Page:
Devil's Dyke, Wheathampstead
Devil's Dyke, Wheathampstead

On the eastern fringe of the Hertfordshire village of Wheathampstead lies an ancient earthwork known as Devil's Dyke. The Dyke probably defended one side of a 1st century BC Celtic settlement belonging to the Catuvellauni tribe.

Britain's First Capital?

Tradition links the Devil's Dyke to the invasion of Britain by Julius Caesar in 54 BC. The prominent archaeologist Sir Mortimer Wheeler suggested that it was the site where Caesar defeated the native resistance, led by Cassivellaunus and forced the native British tribal leaders to submit to Roman rule. Sir Mortimer's suggestion has taken on the aura of established fact, but it is impossible to know if it is true or not.

If true, that would suggest that it was a site of great importance, though it is a stretch to call it the first capital of Britain, which is what it is called in a display at the Verulamium Museum in St Albans. It is thought to have been an 'Oppidum' or tribal capital for the Catuvellauni.

Commemorative gateway to the Dyke
Commemorative gateway to the Dyke

Details about where Caesar's battle with the native Britons took place are scanty. most coming from Caesar's account of his Gaulish campaigns 'De Bello Gallico'. Another traditional location suggested as the battle site is Ravensburgh Castle near Hexton, 6 miles west of Hitchin.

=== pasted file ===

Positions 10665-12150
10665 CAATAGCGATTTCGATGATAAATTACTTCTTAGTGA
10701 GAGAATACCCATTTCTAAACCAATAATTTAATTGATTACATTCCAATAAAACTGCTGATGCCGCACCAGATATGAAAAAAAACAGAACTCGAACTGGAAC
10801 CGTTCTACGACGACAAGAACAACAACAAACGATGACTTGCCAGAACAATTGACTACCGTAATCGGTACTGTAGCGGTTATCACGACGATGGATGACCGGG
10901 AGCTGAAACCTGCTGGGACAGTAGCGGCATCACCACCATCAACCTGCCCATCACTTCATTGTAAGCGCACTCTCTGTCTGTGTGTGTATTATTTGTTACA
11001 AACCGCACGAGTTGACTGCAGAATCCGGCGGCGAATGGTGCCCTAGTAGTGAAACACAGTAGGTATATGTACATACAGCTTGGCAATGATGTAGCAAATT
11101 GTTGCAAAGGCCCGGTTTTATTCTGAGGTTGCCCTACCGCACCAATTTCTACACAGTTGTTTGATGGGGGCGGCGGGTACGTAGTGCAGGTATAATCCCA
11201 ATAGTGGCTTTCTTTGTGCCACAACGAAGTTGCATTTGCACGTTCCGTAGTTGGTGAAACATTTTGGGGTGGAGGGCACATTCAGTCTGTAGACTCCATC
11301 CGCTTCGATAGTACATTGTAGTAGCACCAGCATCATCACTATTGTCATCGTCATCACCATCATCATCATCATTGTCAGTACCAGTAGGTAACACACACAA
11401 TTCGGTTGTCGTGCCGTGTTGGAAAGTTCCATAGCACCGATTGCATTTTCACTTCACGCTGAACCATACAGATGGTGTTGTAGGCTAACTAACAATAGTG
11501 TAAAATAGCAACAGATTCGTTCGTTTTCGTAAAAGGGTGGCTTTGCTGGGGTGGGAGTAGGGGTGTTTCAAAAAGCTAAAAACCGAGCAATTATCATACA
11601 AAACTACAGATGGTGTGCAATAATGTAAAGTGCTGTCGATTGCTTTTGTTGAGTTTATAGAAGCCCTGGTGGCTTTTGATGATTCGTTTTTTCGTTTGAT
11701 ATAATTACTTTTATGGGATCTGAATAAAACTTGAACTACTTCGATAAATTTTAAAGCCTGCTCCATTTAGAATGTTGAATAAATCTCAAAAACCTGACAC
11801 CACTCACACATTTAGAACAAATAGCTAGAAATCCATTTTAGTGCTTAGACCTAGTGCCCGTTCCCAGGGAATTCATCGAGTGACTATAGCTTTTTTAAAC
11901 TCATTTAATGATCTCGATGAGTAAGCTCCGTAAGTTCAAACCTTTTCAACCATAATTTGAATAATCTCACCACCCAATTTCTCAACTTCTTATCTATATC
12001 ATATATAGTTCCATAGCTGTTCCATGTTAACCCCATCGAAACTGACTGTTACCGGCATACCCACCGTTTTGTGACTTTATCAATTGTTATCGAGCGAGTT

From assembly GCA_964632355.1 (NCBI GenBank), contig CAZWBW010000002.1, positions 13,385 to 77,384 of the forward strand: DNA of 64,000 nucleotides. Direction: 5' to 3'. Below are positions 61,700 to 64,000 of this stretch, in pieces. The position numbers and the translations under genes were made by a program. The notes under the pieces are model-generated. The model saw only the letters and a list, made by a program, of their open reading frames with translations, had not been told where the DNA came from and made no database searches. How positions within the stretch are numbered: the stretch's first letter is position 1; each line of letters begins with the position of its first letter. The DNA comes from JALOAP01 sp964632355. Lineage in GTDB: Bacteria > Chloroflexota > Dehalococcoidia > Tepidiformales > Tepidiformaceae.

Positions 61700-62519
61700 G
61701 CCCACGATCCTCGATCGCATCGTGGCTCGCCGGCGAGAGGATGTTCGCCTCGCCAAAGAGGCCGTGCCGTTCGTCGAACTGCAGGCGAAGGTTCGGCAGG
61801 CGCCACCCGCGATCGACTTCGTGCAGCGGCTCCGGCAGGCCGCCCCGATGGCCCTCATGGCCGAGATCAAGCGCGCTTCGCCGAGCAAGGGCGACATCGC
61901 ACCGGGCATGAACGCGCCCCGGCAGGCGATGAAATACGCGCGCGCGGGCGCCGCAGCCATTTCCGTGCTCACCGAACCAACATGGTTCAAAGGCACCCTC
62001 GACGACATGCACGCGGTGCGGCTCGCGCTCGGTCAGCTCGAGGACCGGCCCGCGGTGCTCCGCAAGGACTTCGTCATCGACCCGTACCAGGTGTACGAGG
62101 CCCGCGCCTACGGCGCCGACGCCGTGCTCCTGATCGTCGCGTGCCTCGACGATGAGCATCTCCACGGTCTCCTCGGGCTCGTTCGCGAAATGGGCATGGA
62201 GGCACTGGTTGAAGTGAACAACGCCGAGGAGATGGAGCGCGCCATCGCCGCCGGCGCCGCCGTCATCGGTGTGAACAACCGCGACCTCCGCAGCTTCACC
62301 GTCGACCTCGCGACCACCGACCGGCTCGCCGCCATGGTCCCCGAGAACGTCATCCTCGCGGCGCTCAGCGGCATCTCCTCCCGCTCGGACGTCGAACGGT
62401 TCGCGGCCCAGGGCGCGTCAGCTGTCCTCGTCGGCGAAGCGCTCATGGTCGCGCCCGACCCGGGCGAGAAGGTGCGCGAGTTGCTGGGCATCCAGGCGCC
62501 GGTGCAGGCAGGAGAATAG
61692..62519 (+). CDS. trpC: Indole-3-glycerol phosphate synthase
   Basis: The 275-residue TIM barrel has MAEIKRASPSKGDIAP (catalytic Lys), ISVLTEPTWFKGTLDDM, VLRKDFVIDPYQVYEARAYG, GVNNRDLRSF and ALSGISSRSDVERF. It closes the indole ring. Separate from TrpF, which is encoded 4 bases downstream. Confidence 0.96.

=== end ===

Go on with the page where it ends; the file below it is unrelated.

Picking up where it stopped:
There are no visible remains of the Iron age settlement, but you can explore Devil's Dyke and walk along both the top of the earthwork bank and follow a signposted trail along the bottom of the ditch.

Two sections of the ditch are relatively intact. A small section east of the village, known as The Slad, and the larger section west of the village known as the Devil's Dyke. It is possible that there were only three sides to the earthworks, with the River Lea making up the fourth side. There appears to be a moated ditch joining The Slad on the south, which would support this theory. Another theory is that The Slad is a natural feature.

The west bank of the earthworks
The west bank of the earthworks

The overall size of the area enclosed by the Devil's Dyke is roughly 110 acres (46 hectares), making it the largest Iron Age site in Hertfordshire.

Excavations on the Dyke revealed fragments of Belgic pottery. The Catuvellauni had links to Belgic tribes in Gaul, so the pottery is consistent with the settlement being a Catevellauni centre.

The ditch stretches 460 metres long and is over 40m wide and up to 12m deep in places, though it has obviously been eroded over time. That gives some idea of just how impressive it must have been when first built.

You can join the path along the Dyke off Dyke Lane, leading south from Marford Avenue. There is a layby with room for several cars and an obvious entrance gateway. The gateway has a plaque commemorating the fact that the land was given to the parish by Lord Brocket in 1937 to mark the coronation of George VI and Queen Elizabeth.

The trails through the Dyke make for a pleasant circular walk which should take no more than 15-20 minutes to enjoy, even if you stop to take plenty of photos like we did!

More Photos

About Devil's Dyke
Address: Dyke Lane, Wheathampstead, Hertfordshire, England, AL4 8PF
Attraction Type: Prehistoric Site
Location: On Dyke Lane, just off Marford Road on the east side of Wheathampstead
Website: Devil's Dyke
Location map
OS: TL183134
Photo Credit: David Ross and Britain Express


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